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    1. Thanks so much, Hugh. "Geese" - quite right! Both geese and chickens abound in Laarden and its satellite villages ;) I normally have to restrain myself from adding more wildlife (and not so wildlife) on the bases!

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  3. First class stands, very inspired!

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  4. Just magnificent! Another wonderful selection of truly unique characters.

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    1. Thank you so much, Michael. "Stage One" of the World's most self-indulgent wargaming project now complete. Onwards to stage 2 ;)

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  5. More great work! Armies and Enemies sounds like a great idea and you definitely need 52 cards. Where could you get two additional Jokers from though?! ;0)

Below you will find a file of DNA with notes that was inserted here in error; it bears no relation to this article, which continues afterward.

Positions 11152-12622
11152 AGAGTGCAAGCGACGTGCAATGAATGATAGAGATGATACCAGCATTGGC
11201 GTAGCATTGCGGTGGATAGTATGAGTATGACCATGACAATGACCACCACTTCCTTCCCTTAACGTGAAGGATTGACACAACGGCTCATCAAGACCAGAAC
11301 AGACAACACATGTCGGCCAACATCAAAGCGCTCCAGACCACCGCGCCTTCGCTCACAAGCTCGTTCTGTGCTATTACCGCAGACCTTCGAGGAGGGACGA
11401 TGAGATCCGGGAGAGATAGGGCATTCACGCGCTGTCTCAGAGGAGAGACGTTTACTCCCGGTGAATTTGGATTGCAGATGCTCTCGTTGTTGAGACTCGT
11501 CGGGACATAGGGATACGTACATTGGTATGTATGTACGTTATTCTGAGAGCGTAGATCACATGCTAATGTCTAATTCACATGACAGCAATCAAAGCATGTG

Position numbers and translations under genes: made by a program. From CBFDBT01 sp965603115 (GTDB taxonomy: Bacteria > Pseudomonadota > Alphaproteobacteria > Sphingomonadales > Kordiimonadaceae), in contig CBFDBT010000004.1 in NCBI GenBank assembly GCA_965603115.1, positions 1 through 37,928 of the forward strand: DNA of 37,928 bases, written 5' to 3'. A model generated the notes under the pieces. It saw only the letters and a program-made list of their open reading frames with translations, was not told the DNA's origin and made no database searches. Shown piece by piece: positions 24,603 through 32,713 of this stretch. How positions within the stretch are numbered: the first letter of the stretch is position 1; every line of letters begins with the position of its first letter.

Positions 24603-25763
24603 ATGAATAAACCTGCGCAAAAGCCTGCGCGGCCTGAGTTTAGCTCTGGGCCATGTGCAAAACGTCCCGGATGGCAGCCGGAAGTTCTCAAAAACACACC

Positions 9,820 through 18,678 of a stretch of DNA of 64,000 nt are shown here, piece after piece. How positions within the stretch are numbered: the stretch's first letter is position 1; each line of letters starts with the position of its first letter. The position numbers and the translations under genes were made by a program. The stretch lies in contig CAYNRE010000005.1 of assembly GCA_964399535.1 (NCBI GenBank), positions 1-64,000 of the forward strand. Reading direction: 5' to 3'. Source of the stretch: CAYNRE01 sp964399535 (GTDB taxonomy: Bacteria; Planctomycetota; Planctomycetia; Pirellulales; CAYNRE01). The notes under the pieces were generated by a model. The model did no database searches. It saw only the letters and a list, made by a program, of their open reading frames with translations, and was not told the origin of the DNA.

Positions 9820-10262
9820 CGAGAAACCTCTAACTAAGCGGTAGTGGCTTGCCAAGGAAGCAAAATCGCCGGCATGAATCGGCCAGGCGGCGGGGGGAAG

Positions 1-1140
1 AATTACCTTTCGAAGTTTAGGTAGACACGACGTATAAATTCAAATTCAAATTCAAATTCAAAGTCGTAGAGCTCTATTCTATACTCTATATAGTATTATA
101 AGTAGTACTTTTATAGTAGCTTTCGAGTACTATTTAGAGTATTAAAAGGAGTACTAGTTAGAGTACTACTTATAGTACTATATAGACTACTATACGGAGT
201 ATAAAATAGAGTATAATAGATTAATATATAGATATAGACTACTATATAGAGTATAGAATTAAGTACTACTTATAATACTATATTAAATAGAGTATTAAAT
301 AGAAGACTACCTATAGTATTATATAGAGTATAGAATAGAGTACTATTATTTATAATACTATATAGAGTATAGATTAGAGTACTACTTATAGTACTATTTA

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    1. Hahaha! I totally forgot about the jokers. But... leave that thought with me!

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  6. Beautiful painting! All the vignettes are great!

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  7. Gotta be a 52 card pack surely??? Wonderful work in the No1 period!

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  8. A lovely set of vignettes Sidney...
    All the best. Aly

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  9. These are, as usual fabulous. Great little stories. Laarden 1688 would make a great TV series.

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  10. Wonderful vignettes, I am impressed! Keep them coming!